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Elon Musk speaking at TED2013 (Photo by James Duncan Davidson | CC BY-NC 2.0)

Tech salaries in Philadelphia increased faster than in any other city in the United States. In Penn’s yearly career survey for the Class of 2021 graduates, 14% of graduates went into tech, which trailed only financial services and consulting. All of this plus the aggressive pre-professional culture at Penn certainly make careers in tech seem incredibly enticing. 

Prestige and profitability cannot be understated as incentives for a career in tech. However, another reason why many college students pursue careers in tech is because they fall for this notion that Silicon Valley and tech companies are where the most cutting-edge innovation is taking place. This narrative is upheld by tech firms’ futuristic campuses and work environments, and idealistic but vague mission statements using phrases such as “passion for invention”, “community”, and “sustainability.” This is furthered by the trend of American tech giant CEOs such as Jeff Bezos, Mark Zuckerberg, and — Penn’s own alumnus — Elon Musk being lauded as both geniuses and philanthropists who are humanity’s greatest hope to save the world

Optimistic college students are oftentimes the perfect prey for these pretenses, and we are here to warn Penn students that profiteering tech firms are disguising themselves as altruistic innovators.

The notion that you will be working on great innovations by joining the for-profit tech industry is a complete myth. Every major technology in the iPhone, including GPS, touchscreen, and the internet, was actually actually funded and created by the government or government-funded research institutions. Silicon Valley CEOs love to proclaim how their innovation was self-funded and solely a result of their own wits, yet Tesla, Apple, and Google have received massive grants from the government. The truth is that in order for real innovation to take place, risks need to be taken. The venture capitalist model that Silicon Valley’s companies use for funding requires returns on investments in a short period of time; most research and development into truly new and not-yet-understood technologies takes much longer.

Therefore, what software developers really spend their time doing is whatever is profitable for their company; this rarely aligns with true innovation or positive change in the world. This includes maintaining shoddy, pointless code or code bloat, which inspired a whole category of “bullshit jobs” in anthropologist David Graeber’s renowned book "Bullshit Jobs," known as duct-tapers, who maintain, cover up, or apologize for faulty systems.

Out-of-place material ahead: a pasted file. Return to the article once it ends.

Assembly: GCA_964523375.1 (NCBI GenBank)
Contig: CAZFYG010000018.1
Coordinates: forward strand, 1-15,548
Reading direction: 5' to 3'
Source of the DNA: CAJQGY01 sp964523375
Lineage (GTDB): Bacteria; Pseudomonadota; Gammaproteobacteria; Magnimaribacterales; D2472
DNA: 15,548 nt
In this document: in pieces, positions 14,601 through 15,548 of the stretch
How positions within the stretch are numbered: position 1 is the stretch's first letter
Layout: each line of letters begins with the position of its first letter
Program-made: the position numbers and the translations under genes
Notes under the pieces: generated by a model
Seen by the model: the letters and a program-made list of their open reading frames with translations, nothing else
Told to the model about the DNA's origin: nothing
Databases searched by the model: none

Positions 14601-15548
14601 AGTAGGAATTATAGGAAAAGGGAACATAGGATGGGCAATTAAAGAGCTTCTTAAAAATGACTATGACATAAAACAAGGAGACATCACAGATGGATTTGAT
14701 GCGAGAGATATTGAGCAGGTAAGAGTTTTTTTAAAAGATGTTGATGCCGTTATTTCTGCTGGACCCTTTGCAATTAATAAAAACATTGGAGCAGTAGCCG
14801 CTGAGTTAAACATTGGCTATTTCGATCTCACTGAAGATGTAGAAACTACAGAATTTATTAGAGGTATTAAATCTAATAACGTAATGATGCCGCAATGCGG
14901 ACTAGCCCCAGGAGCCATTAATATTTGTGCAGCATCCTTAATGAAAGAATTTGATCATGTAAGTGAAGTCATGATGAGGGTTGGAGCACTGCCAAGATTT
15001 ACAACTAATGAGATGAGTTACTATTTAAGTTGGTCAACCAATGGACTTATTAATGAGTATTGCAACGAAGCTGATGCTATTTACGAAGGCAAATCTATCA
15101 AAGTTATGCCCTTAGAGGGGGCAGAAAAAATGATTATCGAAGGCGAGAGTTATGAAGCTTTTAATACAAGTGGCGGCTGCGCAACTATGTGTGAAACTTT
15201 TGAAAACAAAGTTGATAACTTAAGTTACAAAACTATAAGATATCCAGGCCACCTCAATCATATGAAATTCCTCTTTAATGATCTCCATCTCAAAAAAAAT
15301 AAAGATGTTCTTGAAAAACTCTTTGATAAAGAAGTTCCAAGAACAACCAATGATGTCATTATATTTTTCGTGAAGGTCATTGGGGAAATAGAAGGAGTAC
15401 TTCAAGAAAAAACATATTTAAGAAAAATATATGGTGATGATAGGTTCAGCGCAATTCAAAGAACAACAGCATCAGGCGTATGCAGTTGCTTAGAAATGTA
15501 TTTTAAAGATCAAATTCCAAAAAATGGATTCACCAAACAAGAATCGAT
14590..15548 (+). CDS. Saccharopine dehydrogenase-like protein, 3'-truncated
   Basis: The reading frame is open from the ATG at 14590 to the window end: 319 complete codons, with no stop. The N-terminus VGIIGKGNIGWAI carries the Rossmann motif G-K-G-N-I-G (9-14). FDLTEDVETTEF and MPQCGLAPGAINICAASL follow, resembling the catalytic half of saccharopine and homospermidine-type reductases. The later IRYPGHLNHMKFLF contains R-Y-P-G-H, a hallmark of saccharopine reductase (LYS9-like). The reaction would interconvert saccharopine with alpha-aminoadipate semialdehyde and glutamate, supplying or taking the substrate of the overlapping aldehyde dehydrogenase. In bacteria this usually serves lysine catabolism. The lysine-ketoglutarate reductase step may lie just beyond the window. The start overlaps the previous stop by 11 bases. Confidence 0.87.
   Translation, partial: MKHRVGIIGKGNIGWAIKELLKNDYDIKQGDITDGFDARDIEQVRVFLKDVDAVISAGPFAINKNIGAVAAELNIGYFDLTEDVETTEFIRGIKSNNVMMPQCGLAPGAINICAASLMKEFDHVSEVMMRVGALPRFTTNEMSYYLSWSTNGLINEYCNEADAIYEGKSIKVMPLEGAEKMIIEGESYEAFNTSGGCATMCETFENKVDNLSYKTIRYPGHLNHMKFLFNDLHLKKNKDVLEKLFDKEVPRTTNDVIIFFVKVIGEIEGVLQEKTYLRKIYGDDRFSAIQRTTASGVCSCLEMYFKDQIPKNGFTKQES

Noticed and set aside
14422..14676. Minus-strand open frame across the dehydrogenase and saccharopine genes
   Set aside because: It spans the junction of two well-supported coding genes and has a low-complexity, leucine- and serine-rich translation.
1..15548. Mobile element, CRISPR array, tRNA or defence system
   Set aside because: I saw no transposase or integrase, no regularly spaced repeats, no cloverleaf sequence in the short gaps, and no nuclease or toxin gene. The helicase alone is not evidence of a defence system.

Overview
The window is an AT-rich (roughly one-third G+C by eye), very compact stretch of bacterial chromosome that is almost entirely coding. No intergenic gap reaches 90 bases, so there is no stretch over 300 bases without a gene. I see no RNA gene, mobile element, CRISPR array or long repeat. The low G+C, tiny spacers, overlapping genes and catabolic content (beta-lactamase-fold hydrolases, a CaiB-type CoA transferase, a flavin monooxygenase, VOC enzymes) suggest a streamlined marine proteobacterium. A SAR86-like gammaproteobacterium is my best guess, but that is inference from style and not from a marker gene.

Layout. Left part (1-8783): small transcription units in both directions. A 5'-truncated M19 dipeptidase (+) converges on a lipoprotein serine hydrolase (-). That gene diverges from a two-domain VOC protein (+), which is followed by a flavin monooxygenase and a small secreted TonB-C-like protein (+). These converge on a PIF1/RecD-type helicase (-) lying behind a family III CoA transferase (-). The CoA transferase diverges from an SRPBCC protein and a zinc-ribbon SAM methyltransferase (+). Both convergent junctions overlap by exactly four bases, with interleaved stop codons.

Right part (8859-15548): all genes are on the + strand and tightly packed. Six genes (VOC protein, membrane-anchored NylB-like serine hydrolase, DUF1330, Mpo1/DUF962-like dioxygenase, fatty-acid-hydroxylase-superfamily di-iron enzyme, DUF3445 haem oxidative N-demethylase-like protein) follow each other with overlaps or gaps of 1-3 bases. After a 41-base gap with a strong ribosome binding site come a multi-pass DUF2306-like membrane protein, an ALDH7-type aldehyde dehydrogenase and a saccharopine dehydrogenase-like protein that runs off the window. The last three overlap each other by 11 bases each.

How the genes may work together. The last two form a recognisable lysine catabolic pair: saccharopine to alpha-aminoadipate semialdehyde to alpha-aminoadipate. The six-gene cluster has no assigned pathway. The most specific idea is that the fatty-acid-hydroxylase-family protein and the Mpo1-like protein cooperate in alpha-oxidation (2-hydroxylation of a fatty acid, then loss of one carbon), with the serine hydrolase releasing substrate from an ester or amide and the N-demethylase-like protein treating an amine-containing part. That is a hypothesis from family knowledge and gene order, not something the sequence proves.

Currently, one of the most lucrative business models for these tech firms is figuring out how to better extract data from consumers. This is done by software developers working tirelessly on ways to get consumers to spend more time on their devices. This obsession with consumer data has culminated in the Cambridge Analytica data breach scandal and the Metaverse, an all-encompassing virtual reality meant to get you to spend all your waking hours making Facebook money

The devastating impact of tech companies extends to their bolstering of the military industrial complex, and not to mention their environmental impact as well. We rarely think of the tech industry as being a huge polluter, but tech companies strategically undercount their emissions, invest profits in fossil fuels, and buy up renewable energy credits instead of replacing existing fossil fuel emissions with renewable energy.  

Finally, there’s worker exploitation. Silicon Valley jobs might seem stable and cushy from the way they are portrayed, but these tech firms’ sole goal is to extract as much labor out of their employees as possible. This has resulted in toxic work environments, and high levels of job dissatisfaction, and mental-health issues.

Given how high the cost of living is in the major tech cities, the pay is often still inadequate. Since the pandemic, many tech workers have sought out remote work as a way to improve work-life balance and to save money. To combat this, Google plans to build a town for workers to live in, work, and shop. Google's planned town is reminiscent of company towns from the Gilded Age, where the convenience of an all-in-one deal was overshadowed by exorbitant prices from monopolization, isolation from the outside world, and a mundane daily lifestyle reminiscent of "The Truman Show." Although Google is just one company, their company town is a perfect example of how tech firms use aggressive tactics disguised as worker benefits to control workers’ lives and extract more work out of their employees.

Penn students seeking innovative careers in tech have a huge array of options outside of Big Tech, from medical research to using AI and tech to study climate change, and these jobs are contributing a lot more to the humanitarian, technologically advanced future for-profit tech firms promise.

True positive innovation is rarely done in Silicon Valley, whether through the startup route or in established Big Tech firms. This pervasive notion that true social and economic change can be achieved while profits are prioritized is a lie. Therefore, we strongly urge Penn students to avoid the Big Tech ruse, as you will be overworked, underpaid, and exploited to make profits for a tech giant that is endangering society. 

Penn Young Democratic Socialists of America (YDSA) is the premier student-run leftist organization on Penn’s campus. They can be reached at